The Christian Charity Of The Twentieth Century Church -- By: H. Francis Perry

Journal: Bibliotheca Sacra
Volume: BSAC 059:235 (Jul 1902)
Article: The Christian Charity Of The Twentieth Century Church
Author: H. Francis Perry


The Christian Charity Of The Twentieth Century Church

Rev. H. Francis Perry

The marvelous growth of the modern city makes it at the same time a storm-center and a light-center. Worldwide problems are now confronting us in the modern American city. A century ago about one-thirtieth of the population of the United States lived in cities. To-day one-third of our people are urban residents. This is only a part of the great world-movement of the present day from the country to the city. This migration, known and feared by other centuries, is strangely accelerated and intensified in our own times. No insignificant problem is constituted by this gravitation toward the city. If democracy is to fail anywhere it will be in the great city, the headquarters of discontent, of the saloon, of the social evil, of hunger, of overcrowding. Forth from the social cellar may come the assassins of free institutions.

We must not forget that while the city is the storm-center, it is also the light-center of our civilization. Here are the men of large enterprise and faith who are planning and executing great things for the Kingdom of God.

When Christianity was established, its leaders, under divine guidance, went at once to strategic centers of the world’s life; and here, where men were massed together, its mighty work began. It was in the cities that Christianity first conquered, and it is in the cities where its greatest battles are now being fought. To Christianize the city of the twentieth century is the task before the Christian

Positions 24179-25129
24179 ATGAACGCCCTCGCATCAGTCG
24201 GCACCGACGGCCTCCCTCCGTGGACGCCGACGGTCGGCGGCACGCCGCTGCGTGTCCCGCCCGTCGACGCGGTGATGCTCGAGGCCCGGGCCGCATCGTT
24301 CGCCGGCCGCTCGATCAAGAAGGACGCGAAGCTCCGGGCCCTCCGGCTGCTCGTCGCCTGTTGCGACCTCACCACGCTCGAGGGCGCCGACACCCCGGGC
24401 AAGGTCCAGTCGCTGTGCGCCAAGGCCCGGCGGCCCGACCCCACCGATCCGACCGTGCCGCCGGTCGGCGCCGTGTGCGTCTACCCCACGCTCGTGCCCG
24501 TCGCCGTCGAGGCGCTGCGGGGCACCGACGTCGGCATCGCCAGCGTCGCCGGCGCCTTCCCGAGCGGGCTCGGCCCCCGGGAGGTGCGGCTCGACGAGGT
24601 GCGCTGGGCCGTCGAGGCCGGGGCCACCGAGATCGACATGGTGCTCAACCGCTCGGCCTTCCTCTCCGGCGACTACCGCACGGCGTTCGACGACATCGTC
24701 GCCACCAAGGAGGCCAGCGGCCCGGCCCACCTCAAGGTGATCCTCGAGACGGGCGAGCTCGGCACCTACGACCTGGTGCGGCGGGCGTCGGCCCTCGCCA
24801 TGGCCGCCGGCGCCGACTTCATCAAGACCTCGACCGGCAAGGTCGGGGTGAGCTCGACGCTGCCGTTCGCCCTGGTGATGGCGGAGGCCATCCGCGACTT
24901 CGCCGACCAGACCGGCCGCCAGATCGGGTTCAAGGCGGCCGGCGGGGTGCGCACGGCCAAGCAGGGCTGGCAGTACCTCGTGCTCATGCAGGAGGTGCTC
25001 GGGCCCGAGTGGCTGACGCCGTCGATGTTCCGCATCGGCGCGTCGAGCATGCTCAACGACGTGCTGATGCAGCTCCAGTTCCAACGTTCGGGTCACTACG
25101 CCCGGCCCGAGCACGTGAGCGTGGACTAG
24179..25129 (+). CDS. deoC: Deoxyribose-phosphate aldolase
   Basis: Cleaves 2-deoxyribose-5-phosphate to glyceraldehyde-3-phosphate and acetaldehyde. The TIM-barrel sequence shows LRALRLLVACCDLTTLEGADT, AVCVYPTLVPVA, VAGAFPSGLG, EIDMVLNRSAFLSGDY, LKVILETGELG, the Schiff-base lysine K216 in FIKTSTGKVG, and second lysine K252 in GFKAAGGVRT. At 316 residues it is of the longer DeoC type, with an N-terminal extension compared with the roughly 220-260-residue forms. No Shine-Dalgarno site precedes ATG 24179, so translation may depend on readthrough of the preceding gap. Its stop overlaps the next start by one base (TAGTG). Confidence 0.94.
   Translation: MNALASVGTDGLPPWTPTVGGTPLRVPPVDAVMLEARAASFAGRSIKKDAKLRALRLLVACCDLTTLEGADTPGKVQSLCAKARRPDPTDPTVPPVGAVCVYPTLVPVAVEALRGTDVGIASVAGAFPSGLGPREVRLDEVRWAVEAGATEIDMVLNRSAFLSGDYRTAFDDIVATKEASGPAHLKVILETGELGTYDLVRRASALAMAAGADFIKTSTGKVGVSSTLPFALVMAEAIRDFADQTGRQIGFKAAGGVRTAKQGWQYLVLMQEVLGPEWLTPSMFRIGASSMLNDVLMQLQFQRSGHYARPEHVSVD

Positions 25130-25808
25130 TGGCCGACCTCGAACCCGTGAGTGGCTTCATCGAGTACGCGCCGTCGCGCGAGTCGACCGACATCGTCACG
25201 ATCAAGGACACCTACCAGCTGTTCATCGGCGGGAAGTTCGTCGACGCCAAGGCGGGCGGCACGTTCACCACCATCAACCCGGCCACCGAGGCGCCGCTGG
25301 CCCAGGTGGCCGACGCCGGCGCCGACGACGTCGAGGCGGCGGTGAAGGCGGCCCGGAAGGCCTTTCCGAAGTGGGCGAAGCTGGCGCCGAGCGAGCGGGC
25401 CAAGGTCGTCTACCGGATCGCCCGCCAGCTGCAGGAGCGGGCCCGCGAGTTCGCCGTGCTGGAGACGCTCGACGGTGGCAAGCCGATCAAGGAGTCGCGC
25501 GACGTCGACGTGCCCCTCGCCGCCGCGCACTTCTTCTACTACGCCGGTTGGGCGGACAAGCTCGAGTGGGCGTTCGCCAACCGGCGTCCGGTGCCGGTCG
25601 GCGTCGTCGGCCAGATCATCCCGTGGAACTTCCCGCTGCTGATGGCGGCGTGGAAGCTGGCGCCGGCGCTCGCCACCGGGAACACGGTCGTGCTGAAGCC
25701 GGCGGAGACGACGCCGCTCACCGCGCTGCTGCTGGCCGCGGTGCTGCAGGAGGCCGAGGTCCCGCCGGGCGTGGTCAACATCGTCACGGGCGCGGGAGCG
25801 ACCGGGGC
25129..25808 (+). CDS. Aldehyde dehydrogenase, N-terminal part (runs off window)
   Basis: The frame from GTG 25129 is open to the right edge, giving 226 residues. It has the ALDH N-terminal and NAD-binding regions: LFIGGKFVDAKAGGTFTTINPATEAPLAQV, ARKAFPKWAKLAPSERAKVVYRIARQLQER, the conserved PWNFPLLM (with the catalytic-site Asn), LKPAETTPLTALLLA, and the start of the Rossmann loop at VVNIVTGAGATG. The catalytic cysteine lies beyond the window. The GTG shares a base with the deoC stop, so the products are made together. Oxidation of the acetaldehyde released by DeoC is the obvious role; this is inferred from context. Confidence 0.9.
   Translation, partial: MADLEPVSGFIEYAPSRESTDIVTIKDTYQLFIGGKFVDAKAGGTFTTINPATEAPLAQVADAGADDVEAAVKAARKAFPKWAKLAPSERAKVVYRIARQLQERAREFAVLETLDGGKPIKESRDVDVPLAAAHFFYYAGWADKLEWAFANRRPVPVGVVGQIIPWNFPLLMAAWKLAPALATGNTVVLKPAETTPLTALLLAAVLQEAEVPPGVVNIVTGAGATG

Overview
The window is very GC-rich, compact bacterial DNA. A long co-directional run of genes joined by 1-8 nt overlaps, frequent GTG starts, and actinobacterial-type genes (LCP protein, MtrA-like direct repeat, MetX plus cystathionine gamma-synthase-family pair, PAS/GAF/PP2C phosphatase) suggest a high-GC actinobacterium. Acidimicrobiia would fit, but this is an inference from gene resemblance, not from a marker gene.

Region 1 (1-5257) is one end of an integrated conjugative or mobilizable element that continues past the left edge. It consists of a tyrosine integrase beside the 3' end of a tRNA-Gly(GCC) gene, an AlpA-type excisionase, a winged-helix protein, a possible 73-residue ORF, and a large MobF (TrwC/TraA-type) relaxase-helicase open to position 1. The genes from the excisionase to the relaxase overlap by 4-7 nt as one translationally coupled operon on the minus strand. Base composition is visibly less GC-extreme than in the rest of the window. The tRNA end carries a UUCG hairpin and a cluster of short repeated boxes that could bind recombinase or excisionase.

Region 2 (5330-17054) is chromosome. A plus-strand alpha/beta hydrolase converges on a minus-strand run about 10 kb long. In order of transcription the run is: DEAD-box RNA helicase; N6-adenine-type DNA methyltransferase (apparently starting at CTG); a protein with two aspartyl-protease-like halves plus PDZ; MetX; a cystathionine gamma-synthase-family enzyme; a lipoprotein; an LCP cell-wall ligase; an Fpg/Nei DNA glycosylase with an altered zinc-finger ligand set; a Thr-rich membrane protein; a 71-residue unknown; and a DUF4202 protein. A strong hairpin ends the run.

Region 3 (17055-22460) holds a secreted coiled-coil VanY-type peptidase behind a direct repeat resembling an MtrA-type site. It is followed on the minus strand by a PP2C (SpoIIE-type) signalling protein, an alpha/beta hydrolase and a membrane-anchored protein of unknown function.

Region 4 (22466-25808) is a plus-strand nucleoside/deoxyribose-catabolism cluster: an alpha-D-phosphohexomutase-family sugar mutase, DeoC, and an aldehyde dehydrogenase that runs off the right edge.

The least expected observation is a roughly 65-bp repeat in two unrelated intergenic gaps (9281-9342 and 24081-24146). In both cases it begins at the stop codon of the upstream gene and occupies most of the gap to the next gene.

church. The centers of civilization were taken for Christ in the first centuries of the Christian era. They must be taken by the same divine power in the last centuries of the world’s life. Here dangers threaten. Here Christian service multiplies. It is well to know what is actually being done in Christian work by the church of our great American cities. It would be manifestly burdensome to take the entire city of Chicago and the work of the church in all departments for such a research. I have therefore chosen the South Side of the city of Chicago, and limited the inquiry to the work of relieving the poor. I sent out the following letter to the pastors of all the evangelical, Protestant churches on the South Side of the city of Chicago :—

“My dear Brother: —

“I am anxious to make an investigation on a subject which will be vital, I think, to the interests of the Church of Jesus Christ on the South Side of the city of Chicago. More attention is given at present than at any time during recent years, to the thought of relief for the poor. I want to study the subject by a research on the relief for the poor which the Ch...

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